Okay, so having gotten that out of the way….

The above art works are among my favorites from the National Gallery’s spectacular exhibit. I was in the process of determining the date(s) of The Marriage of Bacchus and Ariadne when I chanced on a poem written about the painting by one Michael Field. Here it is:

Tintoretto

The Ducal Palace at Venice

Dark sea-water round a shape
Hung about the loins with grape,
Hair the vine itself, in braids
On the brow—thus Bacchus wades
Through the water to the shore.
Strange to deck with hill-side store
Limbs that push against the tide ;
Strange to gird a wave-washed side
Foam should spring at and entwine—
Strange to burthen it with vine.

He has left the trellised isle,
Left the harvest vat awhile,
Left the Maenads of his troop,
Left his Fauns’ midsummer group
And his leopards far behind,
By lone Dia’s coast to find
Her whom Theseus dared to mock.
Queenly on the samphire rock
Ariadne sits, one hand
Stretching forth at Love’s command.

Love is poised above the twain,
Zealous to assuage the pain
In that stately woman’s breast ;
Love has set a starry crest
On the once dishonoured head ;
Love entreats the hand to wed,
Gently loosening out the cold
Fingers toward that hoop of gold
Bacchus, tremblingly content
To be patient, doth present.

In his eyes there is the pain
Shy, dumb passions can attain
In the valley, on the skirt
Of lone mountains, pine-begirt ;
Yearning pleasure such as pleads
In dark wine that no one heeds
Till the feast is ranged and lit.
But his mouth—what gifts in it !
Though the round lips do not dare
Aught to proffer, save a prayer.

Is he not a mendicant
Who has almost died of want ?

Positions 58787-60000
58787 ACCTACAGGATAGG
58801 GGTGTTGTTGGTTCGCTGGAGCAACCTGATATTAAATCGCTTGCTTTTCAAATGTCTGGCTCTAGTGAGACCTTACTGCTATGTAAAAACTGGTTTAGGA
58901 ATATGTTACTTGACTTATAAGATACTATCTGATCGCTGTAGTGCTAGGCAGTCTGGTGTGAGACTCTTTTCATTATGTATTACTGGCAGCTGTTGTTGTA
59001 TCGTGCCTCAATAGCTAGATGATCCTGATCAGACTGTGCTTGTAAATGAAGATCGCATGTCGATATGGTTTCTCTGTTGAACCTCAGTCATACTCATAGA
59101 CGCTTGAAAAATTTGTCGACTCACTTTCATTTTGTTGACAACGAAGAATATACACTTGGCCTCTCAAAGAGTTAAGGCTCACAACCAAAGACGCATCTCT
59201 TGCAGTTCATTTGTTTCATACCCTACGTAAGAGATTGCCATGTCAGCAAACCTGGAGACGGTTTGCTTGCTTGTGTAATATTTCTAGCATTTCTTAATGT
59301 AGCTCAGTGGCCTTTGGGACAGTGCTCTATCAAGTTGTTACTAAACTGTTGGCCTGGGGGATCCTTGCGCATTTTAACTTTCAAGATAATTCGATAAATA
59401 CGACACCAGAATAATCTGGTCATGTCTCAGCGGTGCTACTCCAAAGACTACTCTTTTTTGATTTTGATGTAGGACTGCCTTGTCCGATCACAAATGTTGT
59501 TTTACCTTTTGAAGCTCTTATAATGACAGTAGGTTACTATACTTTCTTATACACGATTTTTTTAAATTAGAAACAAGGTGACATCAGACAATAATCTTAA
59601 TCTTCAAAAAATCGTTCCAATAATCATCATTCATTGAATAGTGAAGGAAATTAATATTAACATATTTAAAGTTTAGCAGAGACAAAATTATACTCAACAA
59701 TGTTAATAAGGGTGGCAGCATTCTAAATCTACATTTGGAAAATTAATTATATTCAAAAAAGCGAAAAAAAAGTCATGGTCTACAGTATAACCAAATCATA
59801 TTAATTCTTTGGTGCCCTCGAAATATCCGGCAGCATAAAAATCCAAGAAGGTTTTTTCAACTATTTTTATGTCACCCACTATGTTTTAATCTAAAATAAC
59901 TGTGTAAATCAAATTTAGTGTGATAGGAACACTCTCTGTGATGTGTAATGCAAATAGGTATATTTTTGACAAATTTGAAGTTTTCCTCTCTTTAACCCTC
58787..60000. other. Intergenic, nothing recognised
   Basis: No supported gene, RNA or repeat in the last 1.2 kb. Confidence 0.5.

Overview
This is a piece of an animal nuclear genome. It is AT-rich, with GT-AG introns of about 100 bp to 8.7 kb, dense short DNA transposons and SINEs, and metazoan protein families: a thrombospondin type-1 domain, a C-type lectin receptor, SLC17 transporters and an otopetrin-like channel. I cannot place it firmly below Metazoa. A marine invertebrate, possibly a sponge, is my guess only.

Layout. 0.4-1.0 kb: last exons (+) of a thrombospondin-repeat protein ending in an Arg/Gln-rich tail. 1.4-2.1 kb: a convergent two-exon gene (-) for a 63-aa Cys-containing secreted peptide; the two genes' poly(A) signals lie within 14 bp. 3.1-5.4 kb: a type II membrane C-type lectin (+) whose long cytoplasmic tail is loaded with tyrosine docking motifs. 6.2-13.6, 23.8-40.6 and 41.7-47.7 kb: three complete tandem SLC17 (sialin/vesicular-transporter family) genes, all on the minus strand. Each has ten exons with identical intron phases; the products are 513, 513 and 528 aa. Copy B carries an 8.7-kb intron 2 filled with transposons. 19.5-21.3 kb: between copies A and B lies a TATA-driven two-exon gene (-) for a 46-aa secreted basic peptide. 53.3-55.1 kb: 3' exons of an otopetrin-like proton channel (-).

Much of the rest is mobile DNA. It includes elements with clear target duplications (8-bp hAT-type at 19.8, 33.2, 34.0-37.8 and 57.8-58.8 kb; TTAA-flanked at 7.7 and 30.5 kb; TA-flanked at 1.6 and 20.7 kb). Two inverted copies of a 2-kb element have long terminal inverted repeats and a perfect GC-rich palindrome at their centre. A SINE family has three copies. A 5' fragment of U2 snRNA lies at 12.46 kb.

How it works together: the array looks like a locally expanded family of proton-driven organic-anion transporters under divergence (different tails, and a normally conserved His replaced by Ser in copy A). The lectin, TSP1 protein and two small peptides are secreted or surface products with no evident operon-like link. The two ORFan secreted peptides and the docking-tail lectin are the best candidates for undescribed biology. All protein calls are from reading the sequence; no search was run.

Through far countries he has roved,
Blessing, blessing, unbeloved ;
Therefore is he come in weed
Of a mortal bowed by need,
With the bunches of the grape
As sole glory round his shape :
For there is no god that can
Taste of pleasure save as man.

I had not heard of this particular poet and so set about doing further research. The facts came to light quite readily.

This is Michael Field:

Under this pseudonym, Katherine Harris Bradley (1846-1914), left, and her niece and ward Edith Emma Cooper (1862-1913) published numerous works of poetry and drama and kept a lengthy journal entitled Works and Days. More information on these two can be found on Wikipedia and on the Poetry Foundation site.

For me, one of the chief joys of the internet consists in discovering unexpected linkages like this.

And never fear – There’s more Tintoretto to come…

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Edouard Manet and Edgar Degas

April 8, 2019 at 1:36 pm (Art, books)

Yesterday I came home from the library with two art  books that were vastly different from each other in size.

The Degas is voluminous! It weighs 5.5 pounds, and is 10.5″ x 13″, with a thickness of 1.25 inches. In contrast – and what a contrast! – The Manet book is petite in the extreme: 4.5″ x 5.75. It is maybe a quarter of an inch thick and weighs about 5 ounces.

I very nearly missed the latter, as it was wedged in between larger volumes on the shelves of new nonfiction. As soon as I pulled it out, I was enchanted. Small and almost delicate, the tiny volume was a delight. I soon noted that it contained several paintings by Manet that I hadn’t previously seen. I was particularly pleased to make the acquaintance of this one:

Le Bon Bock (A Good Glass of Beer), 1876

A number of my favorites appear as well:

Gare St. Lazare, 1872-73